The Library was granted a Royal Charter in 1907 with a clear mandate to develop a hybrid collection with artworks as part of an overall strategy to preserve a large range of material. The paintings collection is focused around Welsh subject matter, Welsh portraits and Welsh artists. From the start the emphasis was to create a collection of works which represented very specifically the place of Wales and the Welsh nation within history and the world.


Art Unlocked is an online talk series by Art UK in collaboration with Bloomberg Philanthropies. This Curation is based on a talk by Morfudd Bevan, Art Curator at the National Library of Wales, on 30th March 2022. You can find a recording at: https://youtu.be/8MSL6WncjoU

5 artworks

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Vase of Flowers
Image credit: Llyfrgell Genedlaethol Cymru / The National Library of Wales

John was known for her emotive portraits and interior studies full of introspection and intensity. The artist trained at the Slade School of Art and then at James Mc Neill Whistler’s School of Painting, Académie Carmen in Paris. Whistler once stated to her brother, the artist Augustus John: ‘It’s tone that matters, your sister has a fine sense of tone’. This work dating from the 1910s shows the artist moving away from painting in layered glazes to the mosaic like brush strokes of her later works, and would’ve been painted whilst the artist was living in Meudon, Paris. The work was donated to the National Library of Wales by CASW, the Contemporary Art Society of Wales in 1957.

Vase of Flowers 1910s
Gwen John (1876–1939)
Oil on board
H 40 x W 32 cm
Llyfrgell Genedlaethol Cymru / The National Library of Wales

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Bendith y Tonnau
© Amgueddfa Cymru – National Museum Wales and Nicola Howard-Jones. Image credit: Llyfrgell Genedlaethol Cymru / The National Library of Wales

Howard-Jones trained at the Slade School of Art in 1920 where she was named by her tutor as the best colourist the Slade had ever produced. She was known for her impressionistic and neo-romantic styled works of Morlaes and Skomer Island on the Pembrokeshire Coast. For nine summers between 1949 and 1958 she was one of the resident caretakers of Skomer Island, where she created botanical and ornithological drawings. The acclaimed artist and poet David Jones wrote of the artist: ‘…this artist’s milieu is the most westward extremity of Wales, the sea-girdled land of the severn cantrevs of Pwyll Pendeig Dyfed. Or more precisely still, the morlan of those magical cantrefi, where lithosphere and watersphere and atmosphere merge.

Bendith y Tonnau 1973
Ray Howard-Jones (1903–1996)
Gouache
H 29 x W 43.5 cm
Llyfrgell Genedlaethol Cymru / The National Library of Wales

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Greenham, Peace Vigil
© the artist. Image credit: Llyfrgell Genedlaethol Cymru / The National Library of Wales

This large monumental oil on board work depicts a group of women protestors, including mothers and children, gathered around a fire at night during the Greenham protests in 1984. The protests were a demonstration against the deployment of nuclear cruise missiles at the RAF Greenham Common airbase in Newbury, Berkshire in the 1980’s. The vigil was begun by a small group of Welsh female activists in 1981, who marched 120 miles from Cardiff to Greenham. The protest lasted 3 years and the artist took part in the peace movement on several occasions. The pentagonal form reminds one of gable altarpieces echoing religious paintings from the European tradition, and also references Williams’ strong Catholic faith.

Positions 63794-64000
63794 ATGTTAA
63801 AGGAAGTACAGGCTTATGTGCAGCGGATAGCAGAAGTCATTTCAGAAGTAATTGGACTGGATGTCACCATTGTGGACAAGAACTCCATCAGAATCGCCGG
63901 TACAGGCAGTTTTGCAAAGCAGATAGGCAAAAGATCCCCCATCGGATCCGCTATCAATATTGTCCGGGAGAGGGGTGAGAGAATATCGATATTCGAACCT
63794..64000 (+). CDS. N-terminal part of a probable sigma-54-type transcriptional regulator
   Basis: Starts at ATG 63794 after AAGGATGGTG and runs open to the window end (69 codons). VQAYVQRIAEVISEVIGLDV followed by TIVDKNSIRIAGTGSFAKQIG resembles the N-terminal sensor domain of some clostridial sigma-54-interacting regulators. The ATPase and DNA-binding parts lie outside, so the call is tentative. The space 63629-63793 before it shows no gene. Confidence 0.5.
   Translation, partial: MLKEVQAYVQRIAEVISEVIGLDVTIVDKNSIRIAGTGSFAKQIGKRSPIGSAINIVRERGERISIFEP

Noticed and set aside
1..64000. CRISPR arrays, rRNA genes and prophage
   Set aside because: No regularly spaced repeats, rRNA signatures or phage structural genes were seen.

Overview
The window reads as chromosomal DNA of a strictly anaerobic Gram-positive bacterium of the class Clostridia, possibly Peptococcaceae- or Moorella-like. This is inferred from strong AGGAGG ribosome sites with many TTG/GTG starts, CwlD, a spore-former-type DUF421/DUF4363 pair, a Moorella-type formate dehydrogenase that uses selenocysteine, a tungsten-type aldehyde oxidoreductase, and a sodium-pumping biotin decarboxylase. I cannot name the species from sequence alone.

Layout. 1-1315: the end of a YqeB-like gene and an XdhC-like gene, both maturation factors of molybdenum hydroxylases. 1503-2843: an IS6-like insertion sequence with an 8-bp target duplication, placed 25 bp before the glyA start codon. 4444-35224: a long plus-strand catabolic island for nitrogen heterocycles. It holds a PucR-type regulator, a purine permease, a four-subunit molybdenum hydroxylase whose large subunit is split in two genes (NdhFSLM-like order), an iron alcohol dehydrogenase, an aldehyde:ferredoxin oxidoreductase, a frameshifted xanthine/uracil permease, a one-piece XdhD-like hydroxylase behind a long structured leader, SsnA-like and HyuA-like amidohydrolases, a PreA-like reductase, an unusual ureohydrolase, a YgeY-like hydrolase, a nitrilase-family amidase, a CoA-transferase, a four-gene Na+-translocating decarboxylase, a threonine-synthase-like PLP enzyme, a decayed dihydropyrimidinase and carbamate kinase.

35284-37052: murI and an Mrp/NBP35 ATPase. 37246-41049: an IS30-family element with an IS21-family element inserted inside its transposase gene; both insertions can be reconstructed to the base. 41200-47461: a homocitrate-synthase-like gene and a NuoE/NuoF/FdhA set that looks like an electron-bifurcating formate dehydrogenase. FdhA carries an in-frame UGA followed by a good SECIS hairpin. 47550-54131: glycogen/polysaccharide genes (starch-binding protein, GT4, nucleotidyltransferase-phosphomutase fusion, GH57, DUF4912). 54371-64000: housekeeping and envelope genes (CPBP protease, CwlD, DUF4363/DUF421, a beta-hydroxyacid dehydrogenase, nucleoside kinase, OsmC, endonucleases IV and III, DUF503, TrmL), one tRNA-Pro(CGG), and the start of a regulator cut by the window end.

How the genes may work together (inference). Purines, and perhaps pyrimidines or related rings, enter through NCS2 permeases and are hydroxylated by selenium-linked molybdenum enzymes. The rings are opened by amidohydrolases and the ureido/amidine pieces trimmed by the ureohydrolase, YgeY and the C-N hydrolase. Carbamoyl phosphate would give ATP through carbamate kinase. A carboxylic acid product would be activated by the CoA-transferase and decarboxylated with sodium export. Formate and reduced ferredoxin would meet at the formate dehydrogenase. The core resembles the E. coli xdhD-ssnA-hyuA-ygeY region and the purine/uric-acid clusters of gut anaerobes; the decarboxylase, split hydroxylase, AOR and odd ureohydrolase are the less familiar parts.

Greenham, Peace Vigil 1984
Claudia Williams (b.1933)
Oil on board
H 182.5 x W 121.5 cm
Llyfrgell Genedlaethol Cymru / The National Library of Wales

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Bryn Celli Ddu
© the artist. Image credit: Llyfrgell Genedlaethol Cymru / The National Library of Wales

Born in Ceredigion and having trained at Cardiff College of Art in the 1950s, Lloyd Jones creates vibrant, abstract, dynamic and expressionistic Welsh landscapes, and is heavily influenced in her works by the cultural and geographic history of Wales. The artist stated: ‘The subject of my work is the natural world and my own identity, clouds, shadows, rocky strata, field patterns and wildernesses’. This large triptych oil work ‘Bryn Celli Ddu’, was kindly gifted to the National Library of Wales by the artist. The work is based on the carved linear designs of the Ogham Alphabet, created by the Celtic Britons on the prehistoric stones in the burial chamber ‘Bryn Celli Ddu’ on Anglesey, north Wales, showing the roots of the Welsh language.

Bryn Celli Ddu 2005/2006
Mary Lloyd Jones (b.1934)
Oil on canvas
H 152.4 x W 365.8 cm
Llyfrgell Genedlaethol Cymru / The National Library of Wales

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Blue Gloves, Orange Chair (Menig Glas, Cadair Oren)
© the artist. Image credit: Seren Morgan Jones

In 2021 Seren Morgan Jones was named by ARTUK as one of its top 10 artists to follow. The artist creates dynamic works portraying powerful Welsh females in a mixture of a traditional and contemporary style, inspired by such artists as John Singer Sergeant, Caravaggio, Gustave Klimt and Velasquez. The women are always in control in the artists’ works - with eyes looking out directly at the spectator and turning the ‘male gaze’ on its head. Influenced by classical portraiture, of women portrayed as passive and objects to be admired - the artist felt that there was a void which needed to be filled when it came to portraying Welsh women in a contemporary manner. This was the first work by the artist which we added to our collections in 2018.

Blue Gloves, Orange Chair (Menig Glas, Cadair Oren) 2016
Seren Morgan Jones (b.1985)
Mixed media on canvas
H 56 x W 51 cm
Llyfrgell Genedlaethol Cymru / The National Library of Wales